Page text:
score:13

This is no bug. `Array` is not covariant. B being a subtype of B does not make Array[B] a subtype of Array[A]. This is contrary to java, where B[] is a subtype of A[], which is unsound:

``````A[] b = new B[1];
b[0] = new (A);
-> ArrayStoreException
``````

So your Array[Some[Any]] is not an Array[Option[Any]]. You must make sure you have an Array[Option], which you may do with

``````val row2 = Array[Option[Any]](Some(test2), Some(12345))
``````

You can also use a type abscription on one of the item:

``````val row2 = Array(Some(test2): Option[String], Some(12345))
``````

Or if you know your values are non-null,

``````val row2 = Array(Option(test2), Option(12345))
``````

(It's enough to do that on one of the value)

`List`, on the other hand is covariant, which is why it works.

It is actually unfortunate that the more precise type `Some` is inferred, it is quite uncommon that you want the type of something to be known as `Some` (or `None`) rather than `Option`.

Edit Sorry, looks like I completely missed the point, about why there are different. `Array` is not covariant, but Iterable is. So it would seems that `Array[B]` while not being an `Array[A]`, should be an `Iterable[A]`, then everything should work. It would be so if Array was a subtype of Iterable. It is not, it comes with the JVM, cannot be made to extend `Iterable`. What there is is an implicit conversion to `WrappedArray`, which is an `Iterable`.

When you write `val l = List(row1, row2)`, it has no reason to apply this conversion. It types list as precisely as it can. Then the fact that List is covariant (a List[B] is a List[A] if B is an A) will not kick in when we have not B is an A, but B has an implicit conversion to A.

On the other hand, when you write val l: List[Iterable[A]] = List(x,y) then the List(...) function expects Iterable[A] arguments, and at this point it looks for implicit conversions.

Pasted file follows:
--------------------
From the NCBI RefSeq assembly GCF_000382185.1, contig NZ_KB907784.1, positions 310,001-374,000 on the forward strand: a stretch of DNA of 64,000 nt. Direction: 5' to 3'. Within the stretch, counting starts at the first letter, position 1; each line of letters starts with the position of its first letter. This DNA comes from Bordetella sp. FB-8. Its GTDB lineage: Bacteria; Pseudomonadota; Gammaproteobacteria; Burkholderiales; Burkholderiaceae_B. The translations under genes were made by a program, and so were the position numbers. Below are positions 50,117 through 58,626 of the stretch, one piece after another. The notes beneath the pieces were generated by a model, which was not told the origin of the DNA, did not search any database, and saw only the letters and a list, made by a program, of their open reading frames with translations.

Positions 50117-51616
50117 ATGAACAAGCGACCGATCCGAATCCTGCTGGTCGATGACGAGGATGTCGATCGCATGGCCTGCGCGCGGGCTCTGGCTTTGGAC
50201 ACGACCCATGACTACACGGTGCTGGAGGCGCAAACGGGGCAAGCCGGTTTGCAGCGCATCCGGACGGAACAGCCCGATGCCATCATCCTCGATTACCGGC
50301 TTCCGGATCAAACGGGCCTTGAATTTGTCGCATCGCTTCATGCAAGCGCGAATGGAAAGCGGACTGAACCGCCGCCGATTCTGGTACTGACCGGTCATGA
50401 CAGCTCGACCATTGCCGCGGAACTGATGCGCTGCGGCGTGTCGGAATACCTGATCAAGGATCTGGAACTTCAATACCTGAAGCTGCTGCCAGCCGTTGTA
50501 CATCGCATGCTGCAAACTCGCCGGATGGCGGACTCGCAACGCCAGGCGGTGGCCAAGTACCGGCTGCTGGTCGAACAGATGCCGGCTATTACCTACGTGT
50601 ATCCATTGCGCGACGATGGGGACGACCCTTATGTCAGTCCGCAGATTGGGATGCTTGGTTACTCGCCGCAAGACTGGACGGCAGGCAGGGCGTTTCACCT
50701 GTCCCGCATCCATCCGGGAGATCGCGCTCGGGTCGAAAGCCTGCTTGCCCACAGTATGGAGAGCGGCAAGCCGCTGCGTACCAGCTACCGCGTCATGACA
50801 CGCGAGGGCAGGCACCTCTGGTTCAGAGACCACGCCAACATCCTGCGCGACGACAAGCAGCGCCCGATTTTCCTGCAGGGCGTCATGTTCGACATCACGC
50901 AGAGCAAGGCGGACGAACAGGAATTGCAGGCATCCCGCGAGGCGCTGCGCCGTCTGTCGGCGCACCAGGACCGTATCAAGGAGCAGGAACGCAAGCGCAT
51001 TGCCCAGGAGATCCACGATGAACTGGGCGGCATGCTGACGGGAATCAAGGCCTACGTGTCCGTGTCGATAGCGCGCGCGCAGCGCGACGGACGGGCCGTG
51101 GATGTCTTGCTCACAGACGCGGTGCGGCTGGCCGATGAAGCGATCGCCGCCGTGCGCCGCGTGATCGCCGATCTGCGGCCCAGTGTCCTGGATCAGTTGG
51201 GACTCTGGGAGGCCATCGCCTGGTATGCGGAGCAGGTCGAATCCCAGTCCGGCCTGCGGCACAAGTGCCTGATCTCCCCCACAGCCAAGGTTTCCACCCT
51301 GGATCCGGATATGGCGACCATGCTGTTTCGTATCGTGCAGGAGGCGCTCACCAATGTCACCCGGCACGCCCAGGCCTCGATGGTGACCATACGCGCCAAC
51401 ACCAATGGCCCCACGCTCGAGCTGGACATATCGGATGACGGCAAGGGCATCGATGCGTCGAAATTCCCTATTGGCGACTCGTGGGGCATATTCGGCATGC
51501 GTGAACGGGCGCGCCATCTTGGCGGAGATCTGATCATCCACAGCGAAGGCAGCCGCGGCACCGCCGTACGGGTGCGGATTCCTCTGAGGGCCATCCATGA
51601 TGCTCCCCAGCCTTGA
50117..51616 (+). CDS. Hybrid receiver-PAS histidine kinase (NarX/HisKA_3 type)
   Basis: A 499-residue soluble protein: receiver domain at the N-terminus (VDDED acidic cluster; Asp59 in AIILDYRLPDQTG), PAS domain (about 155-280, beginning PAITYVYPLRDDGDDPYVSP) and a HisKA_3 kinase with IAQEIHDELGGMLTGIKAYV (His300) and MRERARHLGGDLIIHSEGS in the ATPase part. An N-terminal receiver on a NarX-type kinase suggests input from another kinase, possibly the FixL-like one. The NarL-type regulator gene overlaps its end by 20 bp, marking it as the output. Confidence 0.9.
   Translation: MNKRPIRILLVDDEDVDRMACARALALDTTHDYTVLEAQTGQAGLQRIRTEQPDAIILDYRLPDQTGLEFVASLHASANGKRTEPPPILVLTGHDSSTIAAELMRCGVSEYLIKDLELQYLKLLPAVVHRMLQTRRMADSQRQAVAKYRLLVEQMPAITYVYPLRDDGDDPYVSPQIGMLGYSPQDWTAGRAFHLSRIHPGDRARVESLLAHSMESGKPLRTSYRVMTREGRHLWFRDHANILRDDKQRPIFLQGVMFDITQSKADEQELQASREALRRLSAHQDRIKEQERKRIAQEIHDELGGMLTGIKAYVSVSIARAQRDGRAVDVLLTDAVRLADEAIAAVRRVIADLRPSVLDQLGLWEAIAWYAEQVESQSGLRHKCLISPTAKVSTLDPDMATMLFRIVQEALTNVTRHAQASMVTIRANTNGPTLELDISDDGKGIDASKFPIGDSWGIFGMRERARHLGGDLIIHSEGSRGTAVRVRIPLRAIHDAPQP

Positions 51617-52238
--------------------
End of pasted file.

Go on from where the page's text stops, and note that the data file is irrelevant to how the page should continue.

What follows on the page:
Still not a bug, but trickier than I thought. Maybe you could do a

``````class Container[T <% Iterable[Option[Any]]](val rows: Iterable[T])
``````

score:3

In first case, the type of `listtest` is inferred from its definition: `List[Array[Some[Any]]]`. @didierd explains why this is not a suitable type for the argument of `Container` constructor.

In second case, the type argument of `List(row1,row2)` is inferred from the fact it's used as the constructor argument.

score:3

Your problem is with implicit conversions. Scala does not try to apply implicit conversions for type parameters for 'contained types'.

Array is a not an Iterable, so if you were to use

``````val row1 = List(Some("test2"), Some(12345))
``````

this works. But you're using Array, so it should try to find an implicit conversion for Array -> Iterable (which does exist), but it does not try. I'll try and find a better reference for this, but in the meantime, you can see this question.

If you explicitly specify as an Iterable the type of row, then this works, because the type inferencing works.

``````val row1: Iterable[Option[Any]] = Array(Some("test2"), Some(1234))
``````

score:4

I tried your code and there was the same exception. Then I replaced

``````scala> val listtest = List(row1, row2)
``````

on

``````scala>  val listtest: Iterable[Iterable[Option[Any]]] = List(row1, row2)
listtest: Iterable[Iterable[Option[Any]]] = List(WrappedArray(Some(test), Some(1234)), WrappedArray(Some(test2), Some(12345)))
``````

and it worked fine:

``````scala> val test = new Container(listtest)
test: Container = Container@a75974
``````